Oct 4ᵗʰ ‘86

Dear Sir

The M.S. to which you refer is from the original “Water-Witch,” written in my father’s study, on the terrace of the “Casa Tasso” at Sorrento. 12 And most happy he was in that charming summer home, where we remained until the snows of December. I understand the house has now become a hotel — when we occupied it we spread ourselves through the entire house, or rather through the principal rooms on the first floor, the lower stories (built into the cliff) were only occupied by the gentleman in charge of the property, many pretty lizards, and not a few scorpions and tarantule — with these exceptions we had the house, its large rooms, its delightful terrace, its exquisite views of the bay, Naples and Vesuvius entirely to ourselves. My Father generally wrote in the terrace study an hour or two in the morning, and rowed my Mother, and us children, on the bay in the afternoon or else walked with us, the whole family party included, among the lovely land about Sorrento. He was very domestic in all his habits. My Father corrected an edition for Stringer & Townsend and these verbal corrections were probably made at that time. The foot-note 13 to which you allude also belongs to that date. It was my Father’s intention to print the book at Rome during the winter of 1830 — but the papal Censor rejected it, nothwithstanding several gentlemen of high standing at Rome — themselves Italians — supported his application. He then took it with him to Dresden, when we moved northward in the Spring. Here it was printed in two volumes, 14 I think. The original M.S. was sent to Carey & Lea {39} in Philadelphia and copied there for the printers. I do not know of any copies of the Dresden edition now existing. Neither can I be certain of the precise day of publication in America. The M.S. is written in my Father’s usual hand. Several amusing incidents occurred in connection with my Father’s arrival at Dresden — there was much surprise expressed that he and his family were white! They expected a negro family! We children were sent to school to learn German more thoroughly, and it was some weeks before our Teachers and schoolmates could believe that we were native-born Americans — they had an impression that all inhabitants of the Western hemisphere were blacks! So much for public opinion at Dresden in the dark ages of the early decades of the nineteenth century. These negro notions had been strengthened by the appearance of Madame Christophe 15 and her daughters, who left Dresden after a residence of some months, just as we appeared there. Madame Christophe, as you may remember was the wife of the Ex-Emperor of Hayti. ... Another impression common in Europe at that date was the fixed belief that all Americans in the United States were descended from convicts, sent by England to her Colonies, very frequently was the American author at that time obliged to defend his countrymen from this aspersion. I close with an amusing incident, 16 which occurred as we were travelling northward to Dresden, with the M.S. “Water-Witch” in the writer’s desk, reaching a small German city about midnight we were stopped at the gates by the usual demand for the passport — at that date the number of Americans travelling in Europe was small indeed, compared with the throngs crossing the Ocean today. No sooner had the principal official seen the passport than he came eagerly to the waiting carriage: “You come from America?” “Yes.” {40} “How long is it since you left there?” “Four years.” “Did you see my brother Hans in America?” —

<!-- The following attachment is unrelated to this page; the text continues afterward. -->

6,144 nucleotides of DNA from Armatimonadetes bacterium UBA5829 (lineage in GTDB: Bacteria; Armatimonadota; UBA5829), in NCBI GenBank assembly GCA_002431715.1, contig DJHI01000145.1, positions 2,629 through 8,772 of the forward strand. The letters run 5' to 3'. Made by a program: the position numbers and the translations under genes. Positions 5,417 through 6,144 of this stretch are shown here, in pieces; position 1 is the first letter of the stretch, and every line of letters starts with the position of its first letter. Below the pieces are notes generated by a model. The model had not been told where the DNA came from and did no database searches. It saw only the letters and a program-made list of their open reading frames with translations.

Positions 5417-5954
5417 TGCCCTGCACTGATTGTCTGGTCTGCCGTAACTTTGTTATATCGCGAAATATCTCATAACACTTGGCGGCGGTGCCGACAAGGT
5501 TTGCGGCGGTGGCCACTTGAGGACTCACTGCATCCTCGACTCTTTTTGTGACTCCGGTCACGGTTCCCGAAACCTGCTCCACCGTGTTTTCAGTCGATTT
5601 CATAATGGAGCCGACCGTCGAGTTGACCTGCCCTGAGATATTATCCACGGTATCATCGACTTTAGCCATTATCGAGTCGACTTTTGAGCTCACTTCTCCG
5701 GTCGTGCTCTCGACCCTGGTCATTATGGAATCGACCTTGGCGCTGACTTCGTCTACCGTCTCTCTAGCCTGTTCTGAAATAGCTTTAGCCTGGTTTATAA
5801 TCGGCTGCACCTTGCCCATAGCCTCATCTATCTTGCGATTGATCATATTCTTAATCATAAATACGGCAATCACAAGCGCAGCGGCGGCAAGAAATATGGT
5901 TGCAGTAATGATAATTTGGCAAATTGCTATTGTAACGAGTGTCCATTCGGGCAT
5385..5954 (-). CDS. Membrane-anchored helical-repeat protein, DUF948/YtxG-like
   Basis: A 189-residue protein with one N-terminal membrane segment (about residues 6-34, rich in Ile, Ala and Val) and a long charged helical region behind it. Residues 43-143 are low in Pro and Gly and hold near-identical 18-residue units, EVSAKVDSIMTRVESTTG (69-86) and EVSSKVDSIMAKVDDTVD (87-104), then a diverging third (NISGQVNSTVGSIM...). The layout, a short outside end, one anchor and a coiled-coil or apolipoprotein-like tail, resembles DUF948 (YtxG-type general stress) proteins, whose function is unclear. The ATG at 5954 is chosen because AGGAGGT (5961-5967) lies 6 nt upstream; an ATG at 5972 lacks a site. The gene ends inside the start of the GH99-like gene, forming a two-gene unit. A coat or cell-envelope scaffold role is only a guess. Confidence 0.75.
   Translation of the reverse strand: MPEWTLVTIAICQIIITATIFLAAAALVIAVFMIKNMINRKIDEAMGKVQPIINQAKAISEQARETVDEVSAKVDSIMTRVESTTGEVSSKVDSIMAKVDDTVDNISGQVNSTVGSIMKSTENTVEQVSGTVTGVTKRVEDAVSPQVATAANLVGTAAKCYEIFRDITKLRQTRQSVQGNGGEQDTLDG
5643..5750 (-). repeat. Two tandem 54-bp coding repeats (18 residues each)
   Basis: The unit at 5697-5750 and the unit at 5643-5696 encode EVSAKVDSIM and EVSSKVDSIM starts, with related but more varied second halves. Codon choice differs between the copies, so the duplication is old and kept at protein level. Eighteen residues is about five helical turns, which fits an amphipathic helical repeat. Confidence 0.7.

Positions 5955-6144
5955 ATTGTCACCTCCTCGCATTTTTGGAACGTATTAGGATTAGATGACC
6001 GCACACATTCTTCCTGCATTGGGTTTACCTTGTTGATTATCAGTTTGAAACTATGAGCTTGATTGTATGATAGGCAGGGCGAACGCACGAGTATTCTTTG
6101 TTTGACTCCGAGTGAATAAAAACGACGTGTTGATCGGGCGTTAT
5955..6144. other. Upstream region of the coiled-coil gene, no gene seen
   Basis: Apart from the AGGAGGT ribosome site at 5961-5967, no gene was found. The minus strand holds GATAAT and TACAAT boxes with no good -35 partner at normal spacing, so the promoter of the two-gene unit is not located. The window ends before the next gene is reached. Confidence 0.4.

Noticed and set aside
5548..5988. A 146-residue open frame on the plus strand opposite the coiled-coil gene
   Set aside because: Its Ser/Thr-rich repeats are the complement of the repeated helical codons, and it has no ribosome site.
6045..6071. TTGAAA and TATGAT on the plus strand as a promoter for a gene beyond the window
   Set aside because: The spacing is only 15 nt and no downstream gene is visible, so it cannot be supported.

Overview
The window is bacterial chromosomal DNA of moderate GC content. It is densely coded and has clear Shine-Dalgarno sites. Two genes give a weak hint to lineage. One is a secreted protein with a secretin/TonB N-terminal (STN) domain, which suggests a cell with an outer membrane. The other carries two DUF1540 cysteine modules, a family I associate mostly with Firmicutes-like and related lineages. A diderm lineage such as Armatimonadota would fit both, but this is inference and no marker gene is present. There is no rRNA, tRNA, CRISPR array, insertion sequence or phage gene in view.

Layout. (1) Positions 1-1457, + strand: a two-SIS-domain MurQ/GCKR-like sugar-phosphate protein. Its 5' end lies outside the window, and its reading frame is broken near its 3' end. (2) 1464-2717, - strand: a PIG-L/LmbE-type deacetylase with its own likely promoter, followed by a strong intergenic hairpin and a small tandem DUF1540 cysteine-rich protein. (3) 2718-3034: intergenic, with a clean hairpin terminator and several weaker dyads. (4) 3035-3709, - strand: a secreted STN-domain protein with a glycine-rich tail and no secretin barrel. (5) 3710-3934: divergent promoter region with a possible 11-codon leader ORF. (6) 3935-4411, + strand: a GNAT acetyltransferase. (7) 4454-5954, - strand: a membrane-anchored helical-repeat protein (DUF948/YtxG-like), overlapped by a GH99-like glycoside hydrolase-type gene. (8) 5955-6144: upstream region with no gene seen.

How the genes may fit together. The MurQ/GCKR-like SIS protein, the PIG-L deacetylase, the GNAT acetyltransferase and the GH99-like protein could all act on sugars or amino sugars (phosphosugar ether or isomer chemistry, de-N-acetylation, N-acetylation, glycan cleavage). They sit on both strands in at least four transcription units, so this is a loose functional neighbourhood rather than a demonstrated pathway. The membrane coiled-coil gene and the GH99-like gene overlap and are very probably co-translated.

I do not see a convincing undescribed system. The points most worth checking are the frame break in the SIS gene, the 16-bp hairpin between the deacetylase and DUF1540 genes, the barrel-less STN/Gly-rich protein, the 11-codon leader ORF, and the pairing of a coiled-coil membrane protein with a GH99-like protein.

Very truly yours

Susan Fenimore Cooper